Chief Investigative Reporter

Jeremy Finley is the chief investigator for News4 Investigates. His reporting has resulted in criminal convictions, legislative hearings before the U.S. Congress, and the payout of more than a million dollars to scam victims.

NASHVILLE, TN (WSMV) - Karen Renee Robb thought it would protect her business’ Facebook page.

After all, she’d gotten a notification through her email that someone in Nashville was trying to hack her Facebook page.

Financial Markets Wall Street Facebook

The logo for Facebook appears on screens at the Nasdaq MarketSite, in New York's Times Square, Thursday, March 29, 2018. (AP Photo/Richard Drew)

She used the link to change her password – twice.

So, when her debit card was declined and she got online to see repeated charges of $250 from Facebook were rolling in, she was astonished.

“When I saw that, I was like, holy cow. How did this happen?” said Renee Robb.

She became even more troubled when she saw on her business’ Facebook page, that is linked to her debit card, that a $5,000 ad buy had been purchased.

But it wasn’t advertising her sound therapy company. Instead, it was being used to buy ads in Vietnam.

Renee Robb said she then looked online and saw someone else had been added as an administrator on her work Facebook page.

In messages provided by to News4 Investigates, Facebook confirmed that her account was compromised and shut it down.

While it is still being investigated, Renee Robb appears to be the latest victim of a hacking scheme in which thieves obtain people’s emails and confuse people into believing they’re getting emails from Facebook that they need to change their passwords.

The fake Facebook emails provide a link to change the password, and if someone does it, then the thieves get access to become administrators to your account.

Renee Robb said although Facebook did refund her money, she thinks it was way too easy for thieves to access her page.

“I think there's a problem, and Facebook needs to do more,” said Renee Robb.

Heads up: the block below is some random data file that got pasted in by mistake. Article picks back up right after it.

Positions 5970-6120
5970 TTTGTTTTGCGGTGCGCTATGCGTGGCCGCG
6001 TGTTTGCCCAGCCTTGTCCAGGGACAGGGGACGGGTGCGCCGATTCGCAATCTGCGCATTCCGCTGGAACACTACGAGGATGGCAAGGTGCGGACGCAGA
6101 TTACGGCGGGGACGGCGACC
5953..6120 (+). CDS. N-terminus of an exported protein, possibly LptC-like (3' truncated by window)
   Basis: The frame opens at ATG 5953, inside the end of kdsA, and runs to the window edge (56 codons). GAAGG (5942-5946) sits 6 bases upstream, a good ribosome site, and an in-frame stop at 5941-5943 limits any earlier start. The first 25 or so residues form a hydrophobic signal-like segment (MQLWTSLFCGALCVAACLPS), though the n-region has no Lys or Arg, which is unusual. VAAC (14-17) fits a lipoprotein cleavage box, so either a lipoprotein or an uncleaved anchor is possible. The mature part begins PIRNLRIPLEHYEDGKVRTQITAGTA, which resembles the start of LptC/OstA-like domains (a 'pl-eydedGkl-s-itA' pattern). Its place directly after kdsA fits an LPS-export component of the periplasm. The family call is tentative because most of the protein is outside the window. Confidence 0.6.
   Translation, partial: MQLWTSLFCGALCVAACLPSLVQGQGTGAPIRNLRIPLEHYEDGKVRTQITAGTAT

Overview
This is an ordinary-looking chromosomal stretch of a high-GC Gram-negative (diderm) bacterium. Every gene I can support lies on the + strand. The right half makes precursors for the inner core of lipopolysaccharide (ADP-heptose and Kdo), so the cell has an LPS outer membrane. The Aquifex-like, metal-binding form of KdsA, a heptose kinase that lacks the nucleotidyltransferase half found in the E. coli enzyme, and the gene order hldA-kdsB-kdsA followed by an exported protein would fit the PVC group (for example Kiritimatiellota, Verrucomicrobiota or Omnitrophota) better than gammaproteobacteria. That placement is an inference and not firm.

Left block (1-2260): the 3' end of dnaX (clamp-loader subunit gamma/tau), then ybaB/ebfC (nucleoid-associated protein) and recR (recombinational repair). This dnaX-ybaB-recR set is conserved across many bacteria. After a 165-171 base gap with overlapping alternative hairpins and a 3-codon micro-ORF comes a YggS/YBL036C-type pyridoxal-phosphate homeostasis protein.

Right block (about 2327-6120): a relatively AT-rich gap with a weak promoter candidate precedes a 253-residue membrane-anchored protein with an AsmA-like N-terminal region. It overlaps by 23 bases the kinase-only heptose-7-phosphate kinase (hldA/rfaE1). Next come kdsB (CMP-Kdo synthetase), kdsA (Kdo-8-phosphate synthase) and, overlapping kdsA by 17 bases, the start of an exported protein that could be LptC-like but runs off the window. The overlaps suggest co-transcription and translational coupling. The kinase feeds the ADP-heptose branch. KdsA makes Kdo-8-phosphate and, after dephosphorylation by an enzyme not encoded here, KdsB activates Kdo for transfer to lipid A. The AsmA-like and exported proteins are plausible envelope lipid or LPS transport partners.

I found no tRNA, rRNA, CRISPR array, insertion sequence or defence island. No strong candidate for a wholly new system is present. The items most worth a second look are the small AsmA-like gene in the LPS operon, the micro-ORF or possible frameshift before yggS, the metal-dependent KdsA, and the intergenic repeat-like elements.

Facebook provided a statement about the incident:

“Keeping people safe on Facebook is our highest priority. We’re refunding Ms. Robb for all charges and are working to secure her account. We encourage people to be cautious about clicking on emails that appear to come from Facebook and to report any unusual account activity to us. You can also strengthen your account security by enabling features like two-factor authentication.”

Facebook also provided information on ways to keep your account/page secure, as well as how to confirm whether an email that appears to come from Facebook is authentic.

Regarding securing your Page: 

  • Since your Page is connected to your personal Facebook account, it's important to keep both secure. Pages can only be accessed through a personal account that belongs to an admin. If you suspect that your Page was taken over by a bad actor, it may mean that your personal account or the account of someone who works on your Page was hacked.
  • If you suspect your personal account or Facebook Page has been hacked, we recommend you visit facebook.com/hacked and you’ll receive step-by-step help on how to fix it. For more information on what to do if you suspect your Page has been hacked, please see the following article in our Help Center: https://www.facebook.com/help/738660629556925
  • We recommend that people ensure their other high value accounts are secure, such as their email and online banking. Sometimes, hackers may use access to people’s emails to compromise their Facebook accounts.
  • We offer a number of security features and recommendations to help you recognize suspicious requests and activity, and keep your account and your Facebook Page safe. We recommend the following:
    • Secure your account with two-factor authentication: Enable two-factor authentication as an extra layer of protection, both for yourself and as a requirement for other members of your business.
    • Review Page roles and permissions: Familiarize yourself with the different Page roles that exist and the permissions they have.
    • Don't accept friend requests from people you don't know: Scammers may create fake accounts in an attempt to friend and manipulate people.
    • Watch out for suspicious links and malicious software: Keep an eye out for links you don't recognize, especially if they're coming from people you don't know or trust. Be careful not to click on suspicious links, open suspicious files or install malicious apps or browser extensions—even if they appear to come from a friend or a company you know. If you see a post or message that tries to trick you into sharing personal information, please report it.
    • Set up trusted contacts: To help you regain access to your account, and then your Page, in case you are ever locked out, you can enable your friends to be your trusted contacts. They'll be able to send you a recovery code with a URL to help you get back into your account.

Regarding verifying & reviewing recent emails sent from Facebook

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